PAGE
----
For the successful spare parts management, it is essential to analyze the spare parts inventory based on various characteristics such as the frequency of issues, the annual consumption value, the criticality, the lead time and the unit price. This is essential as it would not be possible to exercise the same type of control for all items and it may not really be effective. Inventory analysis aids selection of policies for selective control.
Commonly used inventory analyses are:
(1) FSN Analysis
(2) ABC Analysis
(3) VED Analysis
(4) SDE Analysis
(5) HML Analysis
In the FSN analysis, the classification is based on the frequency of usage of the spare parts material.
F, S & N stand for fast moving, slow moving and Non moving items. This form of classification identifies the items frequently issued; less frequently issued for use and the items which are not issued for longer period, say, 2 years. For instance, the items can be classified as follows:
Fast Moving (F) = Items that are frequently issued say more than once a month.
Slow Moving (S) = Items that are issued less than once a month.
Non-Moving (N) = Items that are not issuedused for more than 2 years.
This classification helps spare parts management in establishing most suitable stores layout by locating all the fast moving items near the dispensing window to reduce the handling efforts. Also, attention of the management is focused on the Non-Moving items to enable decision as to whether they are required in the future or they can be salvaged. Experience shows that many industries which are more than 15 years old have more than 50% of the stock as non-moving spares.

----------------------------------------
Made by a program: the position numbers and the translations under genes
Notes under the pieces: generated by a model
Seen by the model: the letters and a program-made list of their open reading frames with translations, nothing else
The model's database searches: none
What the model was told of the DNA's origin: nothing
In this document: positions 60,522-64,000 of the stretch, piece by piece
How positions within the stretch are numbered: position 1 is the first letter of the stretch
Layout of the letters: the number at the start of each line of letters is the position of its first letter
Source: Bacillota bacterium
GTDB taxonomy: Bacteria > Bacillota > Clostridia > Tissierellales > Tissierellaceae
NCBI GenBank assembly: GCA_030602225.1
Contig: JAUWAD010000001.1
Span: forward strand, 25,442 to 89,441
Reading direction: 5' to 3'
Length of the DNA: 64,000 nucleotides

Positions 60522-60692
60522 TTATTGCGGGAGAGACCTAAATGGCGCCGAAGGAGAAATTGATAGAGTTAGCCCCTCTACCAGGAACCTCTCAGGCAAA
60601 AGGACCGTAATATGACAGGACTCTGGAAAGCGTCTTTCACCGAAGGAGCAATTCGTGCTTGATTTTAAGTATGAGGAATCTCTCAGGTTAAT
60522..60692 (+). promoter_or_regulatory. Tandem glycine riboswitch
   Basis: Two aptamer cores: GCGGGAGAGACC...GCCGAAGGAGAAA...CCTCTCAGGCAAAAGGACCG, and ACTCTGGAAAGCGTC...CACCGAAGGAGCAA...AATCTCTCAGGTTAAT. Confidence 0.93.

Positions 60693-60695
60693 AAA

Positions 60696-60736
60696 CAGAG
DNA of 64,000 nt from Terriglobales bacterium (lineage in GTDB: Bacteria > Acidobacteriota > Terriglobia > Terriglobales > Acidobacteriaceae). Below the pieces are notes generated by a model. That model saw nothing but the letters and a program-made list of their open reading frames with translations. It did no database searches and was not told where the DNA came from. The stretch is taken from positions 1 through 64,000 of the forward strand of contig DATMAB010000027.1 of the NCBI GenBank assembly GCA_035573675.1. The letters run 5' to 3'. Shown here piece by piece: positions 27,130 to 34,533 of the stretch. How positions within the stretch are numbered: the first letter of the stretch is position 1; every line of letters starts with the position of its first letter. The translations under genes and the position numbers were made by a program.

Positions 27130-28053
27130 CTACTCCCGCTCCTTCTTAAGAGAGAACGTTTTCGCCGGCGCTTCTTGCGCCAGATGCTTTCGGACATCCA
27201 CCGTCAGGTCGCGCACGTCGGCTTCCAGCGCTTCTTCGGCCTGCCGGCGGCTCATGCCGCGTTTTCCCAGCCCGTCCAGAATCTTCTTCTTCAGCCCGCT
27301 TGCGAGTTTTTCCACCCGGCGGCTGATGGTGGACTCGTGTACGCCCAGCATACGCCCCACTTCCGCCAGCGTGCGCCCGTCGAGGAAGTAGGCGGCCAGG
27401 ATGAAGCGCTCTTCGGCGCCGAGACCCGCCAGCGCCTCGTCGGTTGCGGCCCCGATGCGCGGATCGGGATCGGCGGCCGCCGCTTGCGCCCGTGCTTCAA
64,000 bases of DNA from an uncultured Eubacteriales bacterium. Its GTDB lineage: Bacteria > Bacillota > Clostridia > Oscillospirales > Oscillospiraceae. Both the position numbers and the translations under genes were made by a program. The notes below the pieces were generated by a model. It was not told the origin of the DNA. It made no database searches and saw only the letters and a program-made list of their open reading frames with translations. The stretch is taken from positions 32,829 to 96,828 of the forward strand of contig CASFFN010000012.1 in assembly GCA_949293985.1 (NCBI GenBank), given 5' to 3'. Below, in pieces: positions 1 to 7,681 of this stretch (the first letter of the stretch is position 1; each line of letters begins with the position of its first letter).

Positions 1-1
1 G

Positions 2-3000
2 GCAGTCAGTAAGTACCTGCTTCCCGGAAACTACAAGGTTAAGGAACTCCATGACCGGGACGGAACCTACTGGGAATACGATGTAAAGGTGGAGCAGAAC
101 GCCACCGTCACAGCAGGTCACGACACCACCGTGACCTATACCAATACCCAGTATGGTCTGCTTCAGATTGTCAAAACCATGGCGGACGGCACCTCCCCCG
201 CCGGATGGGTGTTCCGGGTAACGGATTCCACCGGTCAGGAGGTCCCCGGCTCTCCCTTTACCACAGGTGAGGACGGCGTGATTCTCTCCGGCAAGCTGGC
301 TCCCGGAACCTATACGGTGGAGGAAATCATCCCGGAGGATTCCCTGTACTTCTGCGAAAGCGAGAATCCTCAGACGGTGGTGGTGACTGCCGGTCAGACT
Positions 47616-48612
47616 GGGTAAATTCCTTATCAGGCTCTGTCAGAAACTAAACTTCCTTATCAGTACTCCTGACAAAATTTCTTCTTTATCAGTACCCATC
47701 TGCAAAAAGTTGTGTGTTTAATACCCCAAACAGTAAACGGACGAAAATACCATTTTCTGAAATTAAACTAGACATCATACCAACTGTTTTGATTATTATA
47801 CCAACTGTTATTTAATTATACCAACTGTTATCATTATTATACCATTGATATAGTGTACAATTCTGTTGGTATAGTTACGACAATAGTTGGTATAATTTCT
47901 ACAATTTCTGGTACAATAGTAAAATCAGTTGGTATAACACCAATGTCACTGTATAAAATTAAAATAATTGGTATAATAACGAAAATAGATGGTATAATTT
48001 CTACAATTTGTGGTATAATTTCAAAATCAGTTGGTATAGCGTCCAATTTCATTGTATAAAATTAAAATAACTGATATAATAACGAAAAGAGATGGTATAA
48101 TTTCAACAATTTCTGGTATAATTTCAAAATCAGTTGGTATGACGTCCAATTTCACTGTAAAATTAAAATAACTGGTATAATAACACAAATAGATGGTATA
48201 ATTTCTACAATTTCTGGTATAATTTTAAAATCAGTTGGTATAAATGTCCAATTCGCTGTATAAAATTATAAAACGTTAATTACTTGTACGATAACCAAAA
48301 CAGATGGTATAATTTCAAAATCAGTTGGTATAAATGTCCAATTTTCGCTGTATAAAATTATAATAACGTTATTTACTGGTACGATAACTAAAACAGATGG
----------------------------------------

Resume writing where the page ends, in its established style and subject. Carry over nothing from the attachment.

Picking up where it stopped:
Even if a few of them are disposed off and the locked up capital is made available, it will make available additional working capital to the organization. Action for disposal should be taken based on the value of each item of spare.
In the SDE analysis, the classification is based on the lead time.
This classification is carried out based on the lead time required to procure the spare part. The classification is as follows:
Scarce (S): Items which are imported and those items which require more than 6 months’ lead time.
Difficult (D): Items which require more than a fortnight but less than 6 months’ lead time.
Easily available (E): Items which are easily available i.e., less than a fortnights’ lead time.
This classification helps in reducing the lead time required at least in case of vital items. Ultimately, this will reduce stock-out costs in case of stock-outs. A comprehensive analysis may ultimately bring down lead time for more & more number of items. This will also result in streamlining the purchase and receiving systems and procedures.
In VED analysis, the classification is based on criticality:
Several factors contribute to the criticality of a spare part. If a spare is for a machine on which many other processes depend, it could be of very vital importance. Also if a spare is, say, an imported component for which procurement lead time could be very high it’s non- availability may mean a heavy loss.
Similarly spares required for fighter aircraft at the time of war could be of great value in terms of fighting capability. In general, criticality of a spare part can be determined from the production downtime loss, due to spare being not available when required.